San Francisco, CA
Potrero HillOn Potrero Hill, you can relax in brilliant sunshine while watching fog engulf the rest of the city. Bounded roughly by 16th, Third and Cesar Chavez streets and Potrero Avenue, the neighborhood is relatively isolated by freeways and large tracts of industrial landscape, giving Potrero Hill its own pace and a feeling of distance from "San Francisco."
The neighborhood's origins extend back at least to an 1835 land grant to Don Francisco de Haro to graze Mission Dolores's cattle at the potrero nuevo ("new pasture"). Gold rush squatters started pushing the herd aside and began the first of many waves of urbanization and immigration: Scots in the 1860s, then Irish, Chinese, Russians, Mexicans and finally African-American Southerners in the 1940s, building battleships at the bustling wartime shipyards.
While families lived on the hill, flatland manufacturing by firms like U.S. Steel, the Union Iron Works, the Western Sugar Refinery, Bethlehem Shipbuilding Co. and American Can Co., among others, ensured that the area remained largely industrial through most of the 20th century. But a combination of de-industrialization and the late-1990's Internet boom began driving the conversion of factories and warehouses into housing or offices.
New office construction continues on the north side, while condos rise on the hill's eastern and southern edges, particularly in Dogpatch, the name given to the Third Street corridor between 16th and Cesar Chavez. Largely zoned for heavy industrial use, Dogpatch doesn't have much going on past quitting time.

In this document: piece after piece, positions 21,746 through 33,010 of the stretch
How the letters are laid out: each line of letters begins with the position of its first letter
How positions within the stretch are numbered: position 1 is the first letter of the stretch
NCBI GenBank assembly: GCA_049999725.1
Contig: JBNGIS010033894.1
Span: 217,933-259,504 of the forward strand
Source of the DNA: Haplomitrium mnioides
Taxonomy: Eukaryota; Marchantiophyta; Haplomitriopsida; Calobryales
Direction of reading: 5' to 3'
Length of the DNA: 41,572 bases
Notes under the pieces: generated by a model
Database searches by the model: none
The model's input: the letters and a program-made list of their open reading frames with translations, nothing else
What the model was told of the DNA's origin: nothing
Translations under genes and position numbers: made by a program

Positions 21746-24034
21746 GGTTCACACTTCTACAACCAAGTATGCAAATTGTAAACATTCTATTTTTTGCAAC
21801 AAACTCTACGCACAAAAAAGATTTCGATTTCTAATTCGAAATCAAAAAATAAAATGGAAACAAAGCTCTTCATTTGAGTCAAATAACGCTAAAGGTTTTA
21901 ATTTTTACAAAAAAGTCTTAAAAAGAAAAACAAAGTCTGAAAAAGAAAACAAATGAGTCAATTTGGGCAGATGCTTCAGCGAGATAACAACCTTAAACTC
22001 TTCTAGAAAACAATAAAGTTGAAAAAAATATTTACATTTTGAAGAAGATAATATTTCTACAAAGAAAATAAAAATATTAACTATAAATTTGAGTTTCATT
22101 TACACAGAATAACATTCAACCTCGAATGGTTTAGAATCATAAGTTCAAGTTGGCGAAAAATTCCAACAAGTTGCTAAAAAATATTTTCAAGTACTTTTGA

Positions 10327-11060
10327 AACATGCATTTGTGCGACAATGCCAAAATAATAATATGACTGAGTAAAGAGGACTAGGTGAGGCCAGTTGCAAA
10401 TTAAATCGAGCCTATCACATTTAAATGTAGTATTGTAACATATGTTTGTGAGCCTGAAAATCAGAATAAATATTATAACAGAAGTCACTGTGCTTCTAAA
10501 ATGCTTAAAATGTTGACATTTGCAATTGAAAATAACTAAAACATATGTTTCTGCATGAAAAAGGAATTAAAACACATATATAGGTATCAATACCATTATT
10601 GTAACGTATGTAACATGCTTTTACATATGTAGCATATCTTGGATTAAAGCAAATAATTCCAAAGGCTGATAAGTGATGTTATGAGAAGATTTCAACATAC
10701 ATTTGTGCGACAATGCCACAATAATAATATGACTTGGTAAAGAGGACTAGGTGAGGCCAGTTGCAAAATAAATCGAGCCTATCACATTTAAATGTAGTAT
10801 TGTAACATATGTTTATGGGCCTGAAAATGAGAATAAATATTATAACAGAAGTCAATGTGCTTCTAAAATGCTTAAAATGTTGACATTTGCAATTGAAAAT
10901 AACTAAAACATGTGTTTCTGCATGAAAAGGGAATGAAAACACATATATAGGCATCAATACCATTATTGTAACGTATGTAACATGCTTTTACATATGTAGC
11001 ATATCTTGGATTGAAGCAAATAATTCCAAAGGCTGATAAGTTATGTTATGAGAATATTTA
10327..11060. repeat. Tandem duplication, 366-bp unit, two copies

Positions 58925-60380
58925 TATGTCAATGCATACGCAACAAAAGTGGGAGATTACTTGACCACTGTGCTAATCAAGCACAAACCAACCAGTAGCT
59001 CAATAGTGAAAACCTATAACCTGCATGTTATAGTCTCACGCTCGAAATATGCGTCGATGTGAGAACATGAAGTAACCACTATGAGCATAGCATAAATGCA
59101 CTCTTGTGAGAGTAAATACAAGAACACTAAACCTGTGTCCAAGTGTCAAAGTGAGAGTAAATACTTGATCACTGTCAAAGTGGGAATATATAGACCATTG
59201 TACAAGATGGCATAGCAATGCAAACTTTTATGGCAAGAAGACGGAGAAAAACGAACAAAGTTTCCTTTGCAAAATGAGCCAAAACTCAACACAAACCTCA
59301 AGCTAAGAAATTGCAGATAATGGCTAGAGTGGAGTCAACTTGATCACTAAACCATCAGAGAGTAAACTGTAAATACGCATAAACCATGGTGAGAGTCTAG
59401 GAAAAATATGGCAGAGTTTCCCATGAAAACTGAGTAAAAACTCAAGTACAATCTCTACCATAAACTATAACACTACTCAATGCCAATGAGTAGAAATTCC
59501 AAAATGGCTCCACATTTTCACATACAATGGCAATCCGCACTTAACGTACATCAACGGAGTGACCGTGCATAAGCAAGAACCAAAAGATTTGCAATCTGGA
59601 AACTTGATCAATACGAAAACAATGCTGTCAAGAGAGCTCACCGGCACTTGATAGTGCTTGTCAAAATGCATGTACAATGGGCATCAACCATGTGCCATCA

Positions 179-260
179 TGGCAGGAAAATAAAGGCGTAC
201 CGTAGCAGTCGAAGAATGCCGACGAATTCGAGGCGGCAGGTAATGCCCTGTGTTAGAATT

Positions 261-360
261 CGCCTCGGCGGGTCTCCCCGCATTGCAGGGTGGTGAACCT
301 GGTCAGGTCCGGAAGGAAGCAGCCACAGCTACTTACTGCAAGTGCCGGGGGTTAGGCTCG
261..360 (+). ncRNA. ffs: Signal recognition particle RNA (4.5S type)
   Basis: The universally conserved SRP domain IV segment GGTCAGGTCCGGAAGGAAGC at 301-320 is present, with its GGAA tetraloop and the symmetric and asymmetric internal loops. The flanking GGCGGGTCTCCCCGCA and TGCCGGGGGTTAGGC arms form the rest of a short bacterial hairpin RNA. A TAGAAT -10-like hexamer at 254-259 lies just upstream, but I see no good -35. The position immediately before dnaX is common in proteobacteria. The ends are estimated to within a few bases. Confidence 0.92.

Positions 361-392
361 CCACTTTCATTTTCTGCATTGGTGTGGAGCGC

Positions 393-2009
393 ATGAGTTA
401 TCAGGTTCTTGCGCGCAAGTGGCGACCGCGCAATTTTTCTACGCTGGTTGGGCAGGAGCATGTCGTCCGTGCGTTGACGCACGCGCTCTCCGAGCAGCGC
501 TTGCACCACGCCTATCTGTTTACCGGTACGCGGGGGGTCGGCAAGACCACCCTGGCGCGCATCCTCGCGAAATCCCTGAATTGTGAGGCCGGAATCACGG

One part of Potrero Hill that has changed dramatically is the Safeway shopping complex along 16th Street, between Bryant and Potrero streets. From 1931 to 1959, this was the site of Seals Stadium, an 18,600-capacity venue that hosted the San Francisco Seals and the Missions of the Pacific Coast League. When the then-New York Giants arrived in San Francisco, they played the 1958 and 1959 seasons at Seals Stadium while Candlestick Park was being built.
Potrero Hill's primary shopping drag is on 18th Street, between Connecticut and Texas streets, along which you'll see fewer strollers -- and fewer weirder dogs -- than in already-gentrified neighborhoods like the Inner Sunset and Noe Valley. In spite of increasing yuppiness, 18th Street remains come-as-you-are.
The hill is also where O.J. Simpson grew up, and, as a result, even though Simpson never visited the area much after becoming famous, the hill has the nation's densest remaining concentration of O.J. Simpson murals. One, on Connecticut at 17th Street, shows the former football great in his uniform, with later spray-painted details like blue devil horns. The other is at the Potrero Hill Recreation Center (see below).
The residential streets are unusually clean for San Francisco, and every house seems to have a small garden, flower box or tree planted out front. This tradition goes back a ways; witness a September 1963 Sunset magazine article in which Hill denizens, clad in jeans and Jackie Kennedy clam-diggers, landscape the twistiest stretch of Vermont Street. They hope against hope that the growing leptosporum will "one day hide the nearby freeway and its eight lanes of around-the-clock traffic." The city donated irrigation water, a neighborhood group coughed up labor and cash for two new water meters and someone threaded all the irrigation pipe in his own machine shop -- evidence of a level of neighborly cooperation that continues today.
The fog lifts over Potrero Hill before most of the rest of San Francisco, and daytime walks are one of its great draws. However, nighttime is a different story; besides at nightclubs and around 18th Street's restaurants and cafés, Potrero Hill can get deserted in a hurry, and care should be taken in deciding where to go for an evening stroll.
City skyline: There's a magical, almost Oz-like quality to the views north from atop Potrero Hill. The downtown skyline seems so distant -- and yet is outlined so sharply against the blue sky -- that the neighborhood can seem like another world.
Crookedest Street in San Francisco: No, it's not Lombard. Drive south on Vermont Street from McKinley Park (see below) and you'll see what we mean.
Jackson Playground: This site has fields for baseball and general running around, indoor and outdoor basketball courts and a playground. 17th Street (between Carolina and Arkansas streets), (415) 554-9527.